I thought it would be fun to do a write-up all the different computers I’ve been developing software for over the course of my life so far. I intend to update this post with more details as time (and memory – mine, not the computer’s memory) permits. If you’re not into stories about prehistoric computers, don’t read this post. If you’re not into stories by an old dog complaining about today’s computers, don’t read this post.
We ate stones for lunch back then. Sometimes, there was only stone soup.
I started to get into computers in 9th grade, which was in 1981. Although I wasn’t part of the elitist computer project group, I had a friend who let me sneak in the computer room. Our school had two Apple II+ and an old Wang computer (unfortunately, I don’t remember the model). I do remember the Wang had about 16KB of RAM (magnetic core memory at the time). The RAM module was about at least 1m3 in size). Roughly around the same time, another friend of mine told me that a smallish company in our village was looking for “computer programmers”. So I went and spend the better part of my spare time as a high school and university student developing software in BASIC, PASCAL, C and C++ for various precursors and contemporaries of the IBM PC and, later, the Apple Macintosh.
- Apple II+ – 140 KB floppy disk. 5 1/4″. Single-sided. This was considered mass-storage. Of course you could use the backside of the floppy disk if you knew where to punch a hole. Of course, you would program it in 6502 assembly language. LDA #$22.
- Commodore CBM II – Considered cool at the time due to its curvy design.
- Burroughs B20 series – I vividly remember a Borroughs 8088-based early B20 series computer. It came with an enormous monitor and CPU unit mounted next to each other which was so large it occupied most of my desk and thus about 1/3 of my room as a student. Unfortunately, I can’t seem to find a picture of this system online.
- ZX 81 – This was the first computer I bought myself from whatever little money I made. It was a very clever, although quite awkward little computer, consisting of only 4 chips on board. It had 1KB of RAM. No, that’s not a typo.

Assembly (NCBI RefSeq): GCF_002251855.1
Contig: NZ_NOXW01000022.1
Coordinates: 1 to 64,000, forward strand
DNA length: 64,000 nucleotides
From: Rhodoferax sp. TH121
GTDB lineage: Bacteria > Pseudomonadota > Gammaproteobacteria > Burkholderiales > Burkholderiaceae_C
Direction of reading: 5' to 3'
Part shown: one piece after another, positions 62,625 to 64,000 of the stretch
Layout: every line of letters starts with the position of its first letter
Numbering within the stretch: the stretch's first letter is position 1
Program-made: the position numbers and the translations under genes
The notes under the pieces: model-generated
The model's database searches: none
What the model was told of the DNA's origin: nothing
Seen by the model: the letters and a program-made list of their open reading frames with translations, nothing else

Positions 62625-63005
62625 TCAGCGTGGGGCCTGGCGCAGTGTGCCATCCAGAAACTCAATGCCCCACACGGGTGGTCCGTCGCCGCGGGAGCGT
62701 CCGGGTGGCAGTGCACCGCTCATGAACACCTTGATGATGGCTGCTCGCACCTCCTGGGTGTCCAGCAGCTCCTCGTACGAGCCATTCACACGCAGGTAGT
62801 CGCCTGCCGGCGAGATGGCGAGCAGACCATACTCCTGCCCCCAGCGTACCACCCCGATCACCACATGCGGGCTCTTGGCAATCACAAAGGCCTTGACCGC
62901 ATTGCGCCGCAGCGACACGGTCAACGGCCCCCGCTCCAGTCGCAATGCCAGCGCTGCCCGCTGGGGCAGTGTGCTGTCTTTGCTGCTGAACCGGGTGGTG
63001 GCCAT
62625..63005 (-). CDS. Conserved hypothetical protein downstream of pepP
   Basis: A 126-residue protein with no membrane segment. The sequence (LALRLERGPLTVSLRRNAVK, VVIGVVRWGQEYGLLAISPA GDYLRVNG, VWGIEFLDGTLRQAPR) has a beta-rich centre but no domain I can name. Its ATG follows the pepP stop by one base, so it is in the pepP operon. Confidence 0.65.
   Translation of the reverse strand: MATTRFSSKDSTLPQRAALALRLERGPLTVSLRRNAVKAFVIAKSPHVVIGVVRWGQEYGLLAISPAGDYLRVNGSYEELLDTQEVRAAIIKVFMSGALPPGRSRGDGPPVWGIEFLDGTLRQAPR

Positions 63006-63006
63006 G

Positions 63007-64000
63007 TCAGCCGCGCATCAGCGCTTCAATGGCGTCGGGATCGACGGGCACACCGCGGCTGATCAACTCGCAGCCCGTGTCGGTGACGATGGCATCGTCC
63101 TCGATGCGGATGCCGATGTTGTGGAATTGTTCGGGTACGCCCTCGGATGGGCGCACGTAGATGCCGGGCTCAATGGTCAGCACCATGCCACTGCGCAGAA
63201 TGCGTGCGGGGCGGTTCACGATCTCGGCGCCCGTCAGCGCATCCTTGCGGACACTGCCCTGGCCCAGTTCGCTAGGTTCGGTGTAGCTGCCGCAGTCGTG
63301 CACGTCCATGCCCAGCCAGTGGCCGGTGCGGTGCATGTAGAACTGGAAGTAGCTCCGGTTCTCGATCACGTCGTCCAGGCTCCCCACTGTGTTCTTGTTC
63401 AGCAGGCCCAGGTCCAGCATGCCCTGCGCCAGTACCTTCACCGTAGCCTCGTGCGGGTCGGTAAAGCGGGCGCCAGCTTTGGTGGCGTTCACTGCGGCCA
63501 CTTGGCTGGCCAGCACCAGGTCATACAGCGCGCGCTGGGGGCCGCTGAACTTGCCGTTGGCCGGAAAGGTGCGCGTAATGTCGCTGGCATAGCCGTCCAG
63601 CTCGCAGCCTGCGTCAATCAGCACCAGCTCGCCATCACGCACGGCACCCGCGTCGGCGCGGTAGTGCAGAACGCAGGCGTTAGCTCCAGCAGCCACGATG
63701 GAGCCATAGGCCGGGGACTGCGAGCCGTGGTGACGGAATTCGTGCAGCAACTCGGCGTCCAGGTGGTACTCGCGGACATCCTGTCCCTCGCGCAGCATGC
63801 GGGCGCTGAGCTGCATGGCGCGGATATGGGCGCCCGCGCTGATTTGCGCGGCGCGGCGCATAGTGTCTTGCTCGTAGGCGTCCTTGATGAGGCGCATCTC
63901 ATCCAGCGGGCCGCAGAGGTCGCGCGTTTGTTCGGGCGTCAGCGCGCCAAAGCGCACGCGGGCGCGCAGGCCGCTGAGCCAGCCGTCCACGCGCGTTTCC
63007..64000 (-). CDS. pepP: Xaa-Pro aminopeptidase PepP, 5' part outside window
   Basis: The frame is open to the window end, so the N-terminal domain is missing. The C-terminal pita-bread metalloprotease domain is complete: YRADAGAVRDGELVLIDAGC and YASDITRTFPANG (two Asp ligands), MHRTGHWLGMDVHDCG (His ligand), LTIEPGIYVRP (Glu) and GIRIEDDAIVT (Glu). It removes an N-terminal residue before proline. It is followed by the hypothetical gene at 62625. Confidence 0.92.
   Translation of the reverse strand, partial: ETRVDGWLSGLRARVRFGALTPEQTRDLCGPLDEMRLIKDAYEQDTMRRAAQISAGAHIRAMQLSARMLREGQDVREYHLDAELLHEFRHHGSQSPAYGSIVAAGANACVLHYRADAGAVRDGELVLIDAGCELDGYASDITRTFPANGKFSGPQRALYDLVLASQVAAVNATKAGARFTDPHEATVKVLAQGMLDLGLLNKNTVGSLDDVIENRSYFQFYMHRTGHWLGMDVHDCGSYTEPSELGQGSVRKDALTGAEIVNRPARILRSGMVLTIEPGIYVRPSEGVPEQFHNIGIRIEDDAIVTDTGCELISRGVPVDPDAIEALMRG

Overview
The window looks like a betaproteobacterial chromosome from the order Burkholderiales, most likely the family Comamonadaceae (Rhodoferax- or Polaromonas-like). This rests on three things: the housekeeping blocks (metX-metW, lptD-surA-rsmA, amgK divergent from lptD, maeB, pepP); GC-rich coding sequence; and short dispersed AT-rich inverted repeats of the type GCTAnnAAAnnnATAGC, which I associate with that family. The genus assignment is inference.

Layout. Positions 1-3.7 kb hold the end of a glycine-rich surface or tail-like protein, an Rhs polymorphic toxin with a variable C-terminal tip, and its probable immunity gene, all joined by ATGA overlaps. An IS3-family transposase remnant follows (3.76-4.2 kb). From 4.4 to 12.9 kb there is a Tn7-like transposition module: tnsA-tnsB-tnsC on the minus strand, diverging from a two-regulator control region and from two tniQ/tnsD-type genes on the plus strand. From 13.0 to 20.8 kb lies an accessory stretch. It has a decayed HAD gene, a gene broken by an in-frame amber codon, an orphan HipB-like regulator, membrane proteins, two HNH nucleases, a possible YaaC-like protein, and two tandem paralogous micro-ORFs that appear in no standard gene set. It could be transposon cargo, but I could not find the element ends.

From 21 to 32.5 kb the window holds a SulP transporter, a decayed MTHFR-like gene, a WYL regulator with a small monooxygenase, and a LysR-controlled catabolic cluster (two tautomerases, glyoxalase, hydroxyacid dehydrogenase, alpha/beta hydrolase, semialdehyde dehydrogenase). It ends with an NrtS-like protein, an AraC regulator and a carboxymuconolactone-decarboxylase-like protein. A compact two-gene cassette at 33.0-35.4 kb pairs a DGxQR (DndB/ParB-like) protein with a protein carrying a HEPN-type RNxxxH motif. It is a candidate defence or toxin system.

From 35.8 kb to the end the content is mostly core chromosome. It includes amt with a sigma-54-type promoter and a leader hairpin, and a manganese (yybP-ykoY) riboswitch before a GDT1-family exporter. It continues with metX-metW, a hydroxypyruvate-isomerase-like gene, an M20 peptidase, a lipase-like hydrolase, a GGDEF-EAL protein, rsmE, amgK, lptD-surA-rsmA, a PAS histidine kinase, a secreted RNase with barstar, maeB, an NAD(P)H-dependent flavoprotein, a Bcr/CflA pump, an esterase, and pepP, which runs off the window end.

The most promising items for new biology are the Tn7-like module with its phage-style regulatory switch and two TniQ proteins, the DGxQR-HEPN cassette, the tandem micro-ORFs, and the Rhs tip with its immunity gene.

- IBM /36 – Yes, in RPG-II. No, I don’t remember any of it. I refuse to.
- Nixdorf 8870 – Programmed in Basic. All variables had 2 character identifiers. First one had to be alpha, second numeric. K4$ was the string holding the current record read from the database. 5 MB hard drive the size of a medium fridge.
- Sun 3/60 – Using vi and TeX to write a seminar paper at the university.
- VAX 11/780 – Taking a LISP course at the university. Fully grokked recursion back then. Never learned to implement a proper loop in LISP. Recursion was all I needed. It’s fun bringing the VAX to a halt by running your student’s assignment. “Who is this user LISP70 who consumes too much CPU and way too much memory?”
- Nixdorf Targon – 68030-based. UNIX. Pretty cool. You could login via 10 virtual tty’s and start a C compiler in each. vi in your 11th virtual tty was still kind of usable. :wq.
- IBM PC – Yup, the real one. Not the XT.
- Novell Netware 2 on a 80286-based file server – Novell’s Netware 2 over 10BASE2 (of course) was so fast that we didn’t compile our C programs locally on our Compaq PC’s hard drives, but used the Novell server to host the files instead.
- Atari ST – My second “home” computer. Fantastic machine. 68000 processor. MIDI interface. I even bought a Yamaha DX-21 synth to interface with the ST. Way cool.
In 1989, a friend of mine showed me a Mac emulator running on an Atari ST featuring pirated Apple Mac ROMs. I knew I had to have one. In 1989/1990, Apple ran a Mac SE promo for students which I took advantage of. Working with MPW Object Pascal and later, C++. Even a simple build of our system took 15 minutes+, which made for a great excuse to watch Snooker on TV all day. Those were the days. The Mac SE was upgraded to an SE/30 via a logic board upgrade later on. 68030 / 16 MHZ. Blazingly fast at the time.
Here are some of the Mac’s I used over the years: Mac SE – Mac SE/30 – Mac IIci – Mac IIfx – Centris 610, Centris 650, Quadra 700, PowerMac 7200, PowerBook 100, Powerbook 160, PowerBook Duo 210, Powerbook 5300, Titanium Powerbook G4, AiBook, MacBook Pro 15″ (which I’m writing the post on). Plus quite a few Windows PCs, 8086, 8088, 80286, 80386, 80486, Pentium based. But I lost track. Not a lot of personality and soul left in the computers nowadays. See, I knew I would say it